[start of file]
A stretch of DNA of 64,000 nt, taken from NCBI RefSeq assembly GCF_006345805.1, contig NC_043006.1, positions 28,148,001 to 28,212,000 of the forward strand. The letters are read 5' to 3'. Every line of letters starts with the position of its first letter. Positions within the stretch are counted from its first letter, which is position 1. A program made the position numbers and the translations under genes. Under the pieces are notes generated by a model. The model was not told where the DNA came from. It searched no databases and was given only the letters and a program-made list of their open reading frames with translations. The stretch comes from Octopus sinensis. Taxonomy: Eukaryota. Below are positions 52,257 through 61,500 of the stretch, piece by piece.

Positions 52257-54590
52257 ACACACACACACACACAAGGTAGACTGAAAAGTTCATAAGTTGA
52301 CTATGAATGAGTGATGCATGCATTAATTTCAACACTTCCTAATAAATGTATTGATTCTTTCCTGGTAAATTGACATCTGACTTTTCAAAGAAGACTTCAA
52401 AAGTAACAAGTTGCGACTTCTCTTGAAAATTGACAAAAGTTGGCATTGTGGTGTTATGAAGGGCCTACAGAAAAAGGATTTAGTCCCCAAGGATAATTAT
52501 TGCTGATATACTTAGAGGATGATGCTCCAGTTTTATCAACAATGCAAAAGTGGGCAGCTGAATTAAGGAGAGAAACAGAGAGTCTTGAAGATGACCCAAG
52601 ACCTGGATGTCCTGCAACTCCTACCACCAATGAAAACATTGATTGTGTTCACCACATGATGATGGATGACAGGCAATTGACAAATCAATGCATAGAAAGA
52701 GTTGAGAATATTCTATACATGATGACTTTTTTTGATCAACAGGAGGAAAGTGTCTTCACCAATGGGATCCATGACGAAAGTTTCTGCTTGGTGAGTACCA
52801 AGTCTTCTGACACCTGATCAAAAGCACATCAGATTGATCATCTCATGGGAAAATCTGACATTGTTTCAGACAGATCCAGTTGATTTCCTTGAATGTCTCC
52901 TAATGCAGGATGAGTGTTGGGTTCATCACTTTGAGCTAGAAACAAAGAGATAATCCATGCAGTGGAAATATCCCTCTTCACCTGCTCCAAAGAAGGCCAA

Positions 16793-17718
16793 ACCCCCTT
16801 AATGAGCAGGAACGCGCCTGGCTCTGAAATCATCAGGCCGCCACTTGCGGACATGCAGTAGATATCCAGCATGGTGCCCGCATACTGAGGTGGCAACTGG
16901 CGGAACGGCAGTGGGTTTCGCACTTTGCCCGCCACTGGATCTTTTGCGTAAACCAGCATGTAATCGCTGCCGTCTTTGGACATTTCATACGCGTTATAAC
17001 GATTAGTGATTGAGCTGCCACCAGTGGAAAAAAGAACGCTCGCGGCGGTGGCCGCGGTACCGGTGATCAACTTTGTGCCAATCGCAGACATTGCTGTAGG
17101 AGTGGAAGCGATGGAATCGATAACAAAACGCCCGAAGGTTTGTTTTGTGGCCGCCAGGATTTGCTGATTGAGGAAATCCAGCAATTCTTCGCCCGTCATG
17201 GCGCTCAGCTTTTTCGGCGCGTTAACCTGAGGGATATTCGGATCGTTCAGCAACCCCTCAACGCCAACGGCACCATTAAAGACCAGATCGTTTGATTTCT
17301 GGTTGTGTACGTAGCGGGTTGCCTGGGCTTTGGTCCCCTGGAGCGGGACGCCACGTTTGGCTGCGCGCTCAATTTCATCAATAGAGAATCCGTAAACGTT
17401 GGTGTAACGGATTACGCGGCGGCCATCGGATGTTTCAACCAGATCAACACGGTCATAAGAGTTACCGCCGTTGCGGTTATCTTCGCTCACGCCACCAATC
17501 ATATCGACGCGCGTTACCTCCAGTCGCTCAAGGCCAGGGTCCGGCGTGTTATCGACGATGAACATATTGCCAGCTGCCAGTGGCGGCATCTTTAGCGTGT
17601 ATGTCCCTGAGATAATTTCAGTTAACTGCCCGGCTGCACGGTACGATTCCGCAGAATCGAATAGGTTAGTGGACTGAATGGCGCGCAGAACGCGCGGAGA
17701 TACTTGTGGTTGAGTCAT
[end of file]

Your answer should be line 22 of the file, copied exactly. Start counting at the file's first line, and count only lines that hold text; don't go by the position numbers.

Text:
17701 TACTTGTGGTTGAGTCAT